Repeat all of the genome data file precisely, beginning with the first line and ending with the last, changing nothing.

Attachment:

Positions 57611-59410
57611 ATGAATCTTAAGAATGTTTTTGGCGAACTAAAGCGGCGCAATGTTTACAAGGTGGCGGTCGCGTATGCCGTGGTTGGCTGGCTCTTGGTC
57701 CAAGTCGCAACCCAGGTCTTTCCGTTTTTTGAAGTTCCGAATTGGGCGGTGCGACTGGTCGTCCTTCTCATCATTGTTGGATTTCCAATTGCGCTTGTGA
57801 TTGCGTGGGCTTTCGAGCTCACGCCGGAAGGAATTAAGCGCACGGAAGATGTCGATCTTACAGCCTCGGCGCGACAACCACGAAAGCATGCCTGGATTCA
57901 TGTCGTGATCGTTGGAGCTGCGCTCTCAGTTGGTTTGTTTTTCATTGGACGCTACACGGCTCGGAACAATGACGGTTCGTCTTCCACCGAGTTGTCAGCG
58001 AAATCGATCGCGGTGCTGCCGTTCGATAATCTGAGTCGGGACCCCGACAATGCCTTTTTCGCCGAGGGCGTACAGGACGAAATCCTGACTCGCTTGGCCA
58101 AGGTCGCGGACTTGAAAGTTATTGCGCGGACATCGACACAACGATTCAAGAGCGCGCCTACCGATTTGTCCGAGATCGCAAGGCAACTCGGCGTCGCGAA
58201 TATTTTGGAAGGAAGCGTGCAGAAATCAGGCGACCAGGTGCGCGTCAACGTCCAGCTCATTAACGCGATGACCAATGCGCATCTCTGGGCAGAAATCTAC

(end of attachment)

Positions 57611-59410
57611 ATGAATCTTAAGAATGTTTTTGGCGAACTAAAGCGGCGCAATGTTTACAAGGTGGCGGTCGCGTATGCCGTGGTTGGCTGGCTCTTGGTC
57701 CAAGTCGCAACCCAGGTCTTTCCGTTTTTTGAAGTTCCGAATTGGGCGGTGCGACTGGTCGTCCTTCTCATCATTGTTGGATTTCCAATTGCGCTTGTGA
57801 TTGCGTGGGCTTTCGAGCTCACGCCGGAAGGAATTAAGCGCACGGAAGATGTCGATCTTACAGCCTCGGCGCGACAACCACGAAAGCATGCCTGGATTCA
57901 TGTCGTGATCGTTGGAGCTGCGCTCTCAGTTGGTTTGTTTTTCATTGGACGCTACACGGCTCGGAACAATGACGGTTCGTCTTCCACCGAGTTGTCAGCG
58001 AAATCGATCGCGGTGCTGCCGTTCGATAATCTGAGTCGGGACCCCGACAATGCCTTTTTCGCCGAGGGCGTACAGGACGAAATCCTGACTCGCTTGGCCA
58101 AGGTCGCGGACTTGAAAGTTATTGCGCGGACATCGACACAACGATTCAAGAGCGCGCCTACCGATTTGTCCGAGATCGCAAGGCAACTCGGCGTCGCGAA
58201 TATTTTGGAAGGAAGCGTGCAGAAATCAGGCGACCAGGTGCGCGTCAACGTCCAGCTCATTAACGCGATGACCAATGCGCATCTCTGGGCAGAAATCTAC